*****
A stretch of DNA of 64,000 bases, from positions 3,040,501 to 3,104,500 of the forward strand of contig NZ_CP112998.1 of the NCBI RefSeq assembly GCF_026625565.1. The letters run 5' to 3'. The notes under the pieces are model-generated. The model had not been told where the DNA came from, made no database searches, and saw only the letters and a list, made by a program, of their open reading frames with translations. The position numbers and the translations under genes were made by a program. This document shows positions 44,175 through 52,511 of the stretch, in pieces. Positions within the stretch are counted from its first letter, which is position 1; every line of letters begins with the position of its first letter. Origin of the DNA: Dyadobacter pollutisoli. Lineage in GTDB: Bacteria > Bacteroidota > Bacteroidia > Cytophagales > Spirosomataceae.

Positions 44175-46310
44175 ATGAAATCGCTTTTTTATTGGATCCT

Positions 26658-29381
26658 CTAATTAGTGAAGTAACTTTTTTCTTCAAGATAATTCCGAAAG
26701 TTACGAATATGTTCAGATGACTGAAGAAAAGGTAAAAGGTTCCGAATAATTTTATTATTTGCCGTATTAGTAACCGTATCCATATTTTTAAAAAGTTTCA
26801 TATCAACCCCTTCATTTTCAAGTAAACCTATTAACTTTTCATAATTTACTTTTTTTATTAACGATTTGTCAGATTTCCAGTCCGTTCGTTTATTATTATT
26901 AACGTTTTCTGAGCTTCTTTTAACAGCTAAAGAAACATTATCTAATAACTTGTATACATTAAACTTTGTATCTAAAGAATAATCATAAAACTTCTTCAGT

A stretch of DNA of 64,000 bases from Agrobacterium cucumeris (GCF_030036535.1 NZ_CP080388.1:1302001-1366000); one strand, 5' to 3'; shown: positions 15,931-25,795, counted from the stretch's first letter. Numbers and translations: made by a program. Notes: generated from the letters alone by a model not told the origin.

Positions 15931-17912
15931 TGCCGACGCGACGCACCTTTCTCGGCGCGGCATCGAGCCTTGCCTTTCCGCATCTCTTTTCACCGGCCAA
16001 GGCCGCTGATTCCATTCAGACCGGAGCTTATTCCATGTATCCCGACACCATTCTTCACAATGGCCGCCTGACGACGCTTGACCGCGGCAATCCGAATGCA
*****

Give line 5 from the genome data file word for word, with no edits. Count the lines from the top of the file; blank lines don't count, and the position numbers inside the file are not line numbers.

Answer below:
26658 CTAATTAGTGAAGTAACTTTTTTCTTCAAGATAATTCCGAAAG